Chicago, Ill, have been guests of
Mrs. Wierman’'s parents, Mr. and
Mrs. H. H. Acker.
Mr. and Mrs. J. Z. Haffley had as
| guests, Sunday, their son, Harvey
| Haffley; Mrs. Haffley’'s brother, Mr.
and Mrs. Frank and Howard Her-
| man, all of ..toona.
Thomas Holloway, of Akron, Ohio,
|is in town spending a part of his
| vacation. Mr. Holloway’s friends are
| always pleased to have him return
[to this, his native village.
Rev. and Mrs. G. A. Fred Gri
pest Monday morning, for Ithaca, N.
Mrs. William Rockey is entertain- |
i Mr. and Mrs. Charles Pletcher
‘ were Lock Haven visitors Saturday.
Mrs. G. A. Eckdahl, who has been
ill the past week, is slowly improv:
Miss Alma Pletcher is spending
two weeks with friends in Williams.
J. Will Mayes has returned from
a three day's fishing trip at Bower's
Miss Alice Riddle, of Warren, is
visiting at the home of Mrs. Lyde
Mrs. T. A. Pletcher is visting her
daughter, Mrs. Myrtle Lauth, ip
The Civic club held their annua)
picnic in Martin's grove, last Thurs.
Guy Thompson, of Elizabethtown,
spent Sunday with his parents, Mr
and Mrs. W. C. Thompson.
Mr. and Mrs. Serge Pletcher, of
Washington, D. C., are visiting in
town with friends and relatives.
Mrs. Cora Robb and Mrs. Clara
Hicks, of Altoona, called on their
sister, Mrs. H. T. McDowell, Tues:
Mr. and Mrs. Cecil Gross have re-
turned from a week's visit with the
parents of Mr. Gross, in Washing-
ton," D. C.,
Mr. and Mrs. Girard Altenderfer
were Sunday guests of the latter's
cousin and husband, Mr. and Mrs. H.
J. Lutz, at State College.
Misses Fay Kinley and Harriette
Harris and Mrs. Lulu B. Stiver, of
Lock Haven, spent Monday evening
with the latter's sister, Mrs. W. K
Mrs. Maude Edmonds and son
Francis returned, Tuesday, to their
home at Glen Cove, L. I, after
spending a week with the former's
sister, Mrs. Stella V. Williams.
Mr. and Mrs. S.J. Wolfe took
their daughter, Miss Bertha, to Har-
risburg, Thursday, where she was
met by Miss Bernita Stelig, of
Reading, with whom she will visit
for several weeks.
The Howard community health
service will hold a festival on the
High school grounds on Saturday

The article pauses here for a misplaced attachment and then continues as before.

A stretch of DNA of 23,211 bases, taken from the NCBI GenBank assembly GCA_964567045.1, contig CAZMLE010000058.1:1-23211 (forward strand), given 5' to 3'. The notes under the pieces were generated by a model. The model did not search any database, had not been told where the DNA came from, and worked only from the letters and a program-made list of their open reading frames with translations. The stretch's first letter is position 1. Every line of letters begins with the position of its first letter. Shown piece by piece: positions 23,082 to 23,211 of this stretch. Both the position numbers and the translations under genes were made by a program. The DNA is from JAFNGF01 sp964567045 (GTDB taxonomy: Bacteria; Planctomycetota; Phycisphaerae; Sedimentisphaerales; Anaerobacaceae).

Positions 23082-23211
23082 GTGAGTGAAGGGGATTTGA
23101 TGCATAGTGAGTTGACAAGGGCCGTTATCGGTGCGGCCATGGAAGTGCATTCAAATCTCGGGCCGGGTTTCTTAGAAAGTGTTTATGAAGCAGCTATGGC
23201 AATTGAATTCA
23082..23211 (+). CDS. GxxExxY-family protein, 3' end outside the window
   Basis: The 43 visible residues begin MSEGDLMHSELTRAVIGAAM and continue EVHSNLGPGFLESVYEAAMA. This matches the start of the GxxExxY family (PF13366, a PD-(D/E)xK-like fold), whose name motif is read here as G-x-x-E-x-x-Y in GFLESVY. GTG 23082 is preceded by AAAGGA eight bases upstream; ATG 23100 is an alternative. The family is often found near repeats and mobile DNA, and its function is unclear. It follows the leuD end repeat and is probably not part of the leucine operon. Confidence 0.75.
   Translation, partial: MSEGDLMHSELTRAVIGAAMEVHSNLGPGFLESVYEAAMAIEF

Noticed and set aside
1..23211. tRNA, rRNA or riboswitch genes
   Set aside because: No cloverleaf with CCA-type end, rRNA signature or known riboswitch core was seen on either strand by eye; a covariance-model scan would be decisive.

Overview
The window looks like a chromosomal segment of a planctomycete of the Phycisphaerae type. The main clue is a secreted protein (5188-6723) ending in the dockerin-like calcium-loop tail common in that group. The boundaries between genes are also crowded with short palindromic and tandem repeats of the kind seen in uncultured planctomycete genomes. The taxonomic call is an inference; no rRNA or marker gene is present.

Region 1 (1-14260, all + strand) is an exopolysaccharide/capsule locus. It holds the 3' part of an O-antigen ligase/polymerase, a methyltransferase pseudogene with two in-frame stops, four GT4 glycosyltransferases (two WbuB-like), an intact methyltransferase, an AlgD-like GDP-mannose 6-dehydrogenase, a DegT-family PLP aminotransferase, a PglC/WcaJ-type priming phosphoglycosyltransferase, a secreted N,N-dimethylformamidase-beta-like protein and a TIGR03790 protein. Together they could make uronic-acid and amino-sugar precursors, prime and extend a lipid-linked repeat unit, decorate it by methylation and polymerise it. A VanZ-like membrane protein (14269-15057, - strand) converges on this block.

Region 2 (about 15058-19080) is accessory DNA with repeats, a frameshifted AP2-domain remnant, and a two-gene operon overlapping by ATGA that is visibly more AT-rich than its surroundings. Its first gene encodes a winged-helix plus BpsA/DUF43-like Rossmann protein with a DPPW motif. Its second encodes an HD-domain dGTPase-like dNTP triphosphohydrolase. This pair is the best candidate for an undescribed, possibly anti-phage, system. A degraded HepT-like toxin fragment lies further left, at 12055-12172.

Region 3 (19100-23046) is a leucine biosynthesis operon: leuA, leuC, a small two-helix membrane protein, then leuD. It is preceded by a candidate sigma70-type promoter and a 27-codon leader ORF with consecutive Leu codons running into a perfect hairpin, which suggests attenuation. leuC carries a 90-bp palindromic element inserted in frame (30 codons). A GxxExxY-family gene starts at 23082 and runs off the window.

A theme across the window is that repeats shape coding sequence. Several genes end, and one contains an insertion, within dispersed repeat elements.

evening, August 15th. Music by the
band. This organization has been
doing a spendid work for the bene-
fit of the underprivileged child in
Howard and vicinity. The distri.
bution of milk in the grade schools
is one of the things done, which has
been of special benefit to the chil-
dren. This health service secures
mer session of school at Cornell.
They expect to be gone two weeks.
Mr. and Mrs. Alvin Eisenhuth and
their son, Mr. and Mrs. Carl Eisen-
huth, of State College, were Sunday
afternoon callers at the home of
Mrs. Eisenhuth's sisters, the Misses
Amanda and Cora Haines.
Mrs. A. S. Stover went down to
Baltimore, Thursday of last week.
On her return she stopped over in
Dauphin where she was the guest
of her son, Paul Stover. She re-
turned home Monday.
Mrs. Nelson Wert and son, of
Akron, Ohio, were callers at the
home of Mrs. Wert’s mother-in-law,
Mrs. J. J. Fiedler. Mrs. Wert was
called east by the death of her
brother, Bruce Rossman, of Penn
Morgan Otto, who has for some
time been located in Baltimore, Md.
spent the week-end with his mother,
Mrs. John M. Otto. He left, Mon-
day morning, for New York, expect-
ing to go from there by airplane
to Baltimore. Mr. Otto is now with
an air circus.
“Nanny” is a thoroughbred goat that has grown into the esteem of the family.
She was brought to the farm when three weeks old and is now the proud mother of the “Kid.”
Mr. Yearick is assisted on the farm by Mrs. Yearick and their two sons, Ocean, aged 18, who will en-
ter The Pennsylvania State College next year, and Joel, aged eleven. —By John M. Fleming.
funds for this work through the an-
nual festival and contributions by
individuals and organizations. The
ladies of the organization wish to
thank each and every one for their
support in past years and hope
every one will join them again this
year in making a successful drive
for financial aid to carry on the
work through the coming year.
CATHAUM OFFERS MARIE
DRESSLER IN “POLITICS.”
In this politically-minded age, with
rival ‘candidates clamoring for the
| popular vote in every part of the
‘land, it is our opinion that